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International Interior Design Association

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By Adrienne J. Rewi

If the design profession is willing to revisit its sociological and anthropological role in a truly respectful and collaborative way, its future will be extraordinary. Through this lens, an interior designer could even become the Secretary General of the United Nations.

However, temper that vision with the more sobering present reality — that the design industry still lacks an integrated education program and the ability to break down fences between disciplines and organizations. Despite the phenomenal progress made in the last decade, unless change speeds up, today's designers risk becoming tomorrow's blacksmiths.

At a time in which the design community has the greatest opportunities since the Industrial Revolution, it also seems to have just as many challenges. Certainly, training and education will be big issues in the future of the design profession — not just technical or design training, but training in interpretation, facilitation and communication skills and an appreciation for design as a celebration of human values instead of technology.

Ten years from now, designers will need to employ a more holistic "social science" approach to problem-solving, says Laurie Aznavoorian, Leader, Geyer Future Environments, Sydney, the strategic arm of Geyer Corporate Environments, one of Australia's preeminent commercial design practices.

"As designers, we will not be able to create solutions based on aesthetics alone," Aznavoorian predicts. "We'll need to understand business, brand, culture, religion, age. Our approach to problem solving will need to engage different disciplines on our project teams — psychologists and sociologists, for instance — the richer our solutions will become. I believe that choice will be a prime driver of where the profession ends up 10 years from now."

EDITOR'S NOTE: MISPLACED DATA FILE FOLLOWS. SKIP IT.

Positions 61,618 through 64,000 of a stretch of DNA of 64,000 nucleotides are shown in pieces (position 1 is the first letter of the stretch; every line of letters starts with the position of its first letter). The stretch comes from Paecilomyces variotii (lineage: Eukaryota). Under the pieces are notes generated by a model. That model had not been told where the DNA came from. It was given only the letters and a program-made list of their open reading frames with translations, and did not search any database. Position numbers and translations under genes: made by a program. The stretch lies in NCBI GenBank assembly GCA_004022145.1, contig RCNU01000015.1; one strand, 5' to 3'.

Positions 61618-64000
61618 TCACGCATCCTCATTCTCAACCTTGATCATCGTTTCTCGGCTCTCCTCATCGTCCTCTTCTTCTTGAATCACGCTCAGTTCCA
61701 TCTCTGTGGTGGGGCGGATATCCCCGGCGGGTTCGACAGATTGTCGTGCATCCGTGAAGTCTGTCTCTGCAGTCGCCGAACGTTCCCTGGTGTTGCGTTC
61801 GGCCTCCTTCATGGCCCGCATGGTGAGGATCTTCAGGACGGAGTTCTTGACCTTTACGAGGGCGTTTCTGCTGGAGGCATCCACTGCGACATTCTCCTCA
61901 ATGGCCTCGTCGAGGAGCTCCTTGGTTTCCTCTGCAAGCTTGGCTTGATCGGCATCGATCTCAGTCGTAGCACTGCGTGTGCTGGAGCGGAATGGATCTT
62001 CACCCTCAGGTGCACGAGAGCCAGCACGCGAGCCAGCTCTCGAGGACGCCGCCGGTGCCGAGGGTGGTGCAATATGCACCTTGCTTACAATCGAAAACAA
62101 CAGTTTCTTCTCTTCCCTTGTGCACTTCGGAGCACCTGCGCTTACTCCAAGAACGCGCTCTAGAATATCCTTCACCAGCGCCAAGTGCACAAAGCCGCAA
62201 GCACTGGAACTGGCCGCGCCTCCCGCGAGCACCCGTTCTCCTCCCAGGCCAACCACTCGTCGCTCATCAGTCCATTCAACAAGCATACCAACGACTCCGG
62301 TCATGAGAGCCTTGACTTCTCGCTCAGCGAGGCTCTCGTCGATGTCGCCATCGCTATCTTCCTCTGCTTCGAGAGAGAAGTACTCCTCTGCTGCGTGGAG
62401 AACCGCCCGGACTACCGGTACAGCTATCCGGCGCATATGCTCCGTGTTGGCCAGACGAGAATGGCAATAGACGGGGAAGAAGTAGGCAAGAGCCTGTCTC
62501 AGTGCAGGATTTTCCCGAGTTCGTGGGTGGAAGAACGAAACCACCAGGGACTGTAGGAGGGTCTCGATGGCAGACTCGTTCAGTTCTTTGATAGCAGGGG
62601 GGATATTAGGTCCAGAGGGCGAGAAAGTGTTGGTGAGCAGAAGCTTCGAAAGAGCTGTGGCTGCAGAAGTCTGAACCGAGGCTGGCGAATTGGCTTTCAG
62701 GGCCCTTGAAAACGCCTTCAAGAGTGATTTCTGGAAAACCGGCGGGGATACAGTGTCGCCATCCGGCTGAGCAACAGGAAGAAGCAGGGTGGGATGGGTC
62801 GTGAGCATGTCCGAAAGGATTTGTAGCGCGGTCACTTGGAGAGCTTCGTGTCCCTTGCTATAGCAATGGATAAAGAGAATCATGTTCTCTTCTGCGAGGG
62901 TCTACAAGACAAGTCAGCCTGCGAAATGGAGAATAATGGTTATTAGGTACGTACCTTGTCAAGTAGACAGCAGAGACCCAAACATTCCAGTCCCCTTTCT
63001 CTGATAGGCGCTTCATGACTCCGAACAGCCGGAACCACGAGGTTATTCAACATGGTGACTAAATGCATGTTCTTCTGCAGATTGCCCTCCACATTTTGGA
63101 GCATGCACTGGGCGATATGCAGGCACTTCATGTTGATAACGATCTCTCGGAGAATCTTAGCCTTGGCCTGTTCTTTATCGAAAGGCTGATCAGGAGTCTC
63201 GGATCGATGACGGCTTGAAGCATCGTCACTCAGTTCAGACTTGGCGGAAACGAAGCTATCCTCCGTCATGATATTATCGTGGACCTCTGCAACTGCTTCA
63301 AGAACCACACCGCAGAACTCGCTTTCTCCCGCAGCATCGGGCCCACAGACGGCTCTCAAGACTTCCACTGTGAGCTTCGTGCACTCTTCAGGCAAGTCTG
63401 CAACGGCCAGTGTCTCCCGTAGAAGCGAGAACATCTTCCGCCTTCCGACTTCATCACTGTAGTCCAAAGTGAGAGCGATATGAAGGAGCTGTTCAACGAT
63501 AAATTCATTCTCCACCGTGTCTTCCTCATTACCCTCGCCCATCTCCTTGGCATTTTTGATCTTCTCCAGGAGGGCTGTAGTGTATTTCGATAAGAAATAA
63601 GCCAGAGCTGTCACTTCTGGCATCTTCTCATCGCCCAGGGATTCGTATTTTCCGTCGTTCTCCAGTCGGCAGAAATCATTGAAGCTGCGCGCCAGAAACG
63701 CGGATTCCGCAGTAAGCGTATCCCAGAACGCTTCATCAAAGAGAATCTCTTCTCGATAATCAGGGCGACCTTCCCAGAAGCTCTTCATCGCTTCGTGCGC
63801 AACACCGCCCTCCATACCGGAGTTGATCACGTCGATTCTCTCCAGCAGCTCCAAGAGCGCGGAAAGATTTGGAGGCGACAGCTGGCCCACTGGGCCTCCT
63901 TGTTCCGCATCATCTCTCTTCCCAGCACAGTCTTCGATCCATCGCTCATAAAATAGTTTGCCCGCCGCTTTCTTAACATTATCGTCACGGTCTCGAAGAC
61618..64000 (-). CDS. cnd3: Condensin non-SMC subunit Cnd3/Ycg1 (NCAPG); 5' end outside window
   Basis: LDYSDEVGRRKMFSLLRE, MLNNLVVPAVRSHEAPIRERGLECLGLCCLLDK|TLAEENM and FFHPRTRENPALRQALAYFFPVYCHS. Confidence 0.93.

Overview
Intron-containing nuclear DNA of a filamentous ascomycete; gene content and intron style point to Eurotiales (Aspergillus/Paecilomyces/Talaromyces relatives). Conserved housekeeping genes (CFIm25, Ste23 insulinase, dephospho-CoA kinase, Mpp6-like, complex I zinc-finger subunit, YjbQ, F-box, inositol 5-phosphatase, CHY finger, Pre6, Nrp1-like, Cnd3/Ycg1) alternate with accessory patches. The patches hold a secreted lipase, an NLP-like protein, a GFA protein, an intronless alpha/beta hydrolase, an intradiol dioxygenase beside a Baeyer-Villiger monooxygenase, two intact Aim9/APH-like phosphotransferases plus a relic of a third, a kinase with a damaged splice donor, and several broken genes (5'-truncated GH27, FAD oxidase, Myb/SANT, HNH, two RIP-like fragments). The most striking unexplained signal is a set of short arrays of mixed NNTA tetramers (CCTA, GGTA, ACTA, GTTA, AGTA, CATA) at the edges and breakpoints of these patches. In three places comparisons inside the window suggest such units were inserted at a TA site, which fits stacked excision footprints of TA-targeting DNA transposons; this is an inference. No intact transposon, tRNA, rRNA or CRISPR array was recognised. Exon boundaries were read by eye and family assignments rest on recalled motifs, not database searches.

San Francisco-based Richard Pollack, FIIDA, FAIA, of Richard Pollack & Associates, points to an increased level of professionalism within the interior design profession, easily tracked to the increased influence and focus of IIDA. Concomitant efforts directed toward interior design licensure supported by IIDA and other organizations, whether title or practice acts, also are changing the reality and perception of the profession, he says.

"If the Association continues and improves — its focus on educating students about the business of interior design — new practitioners will aid in raising the prominence of interior design," he says. "That should include continued growth in working with the American Institute of Architects (AIA) to enable improved connections between architects and interior designers, again improving the practice of interior design."

Pollack, Past President IIDA (2000–2001), says that better business education, improved general liberal arts education (including global geopolitical issues) and focused communication skills all are imperative in shaping the design profession. "Pedagogy, critique and analysis will be the path to our salvation," he says.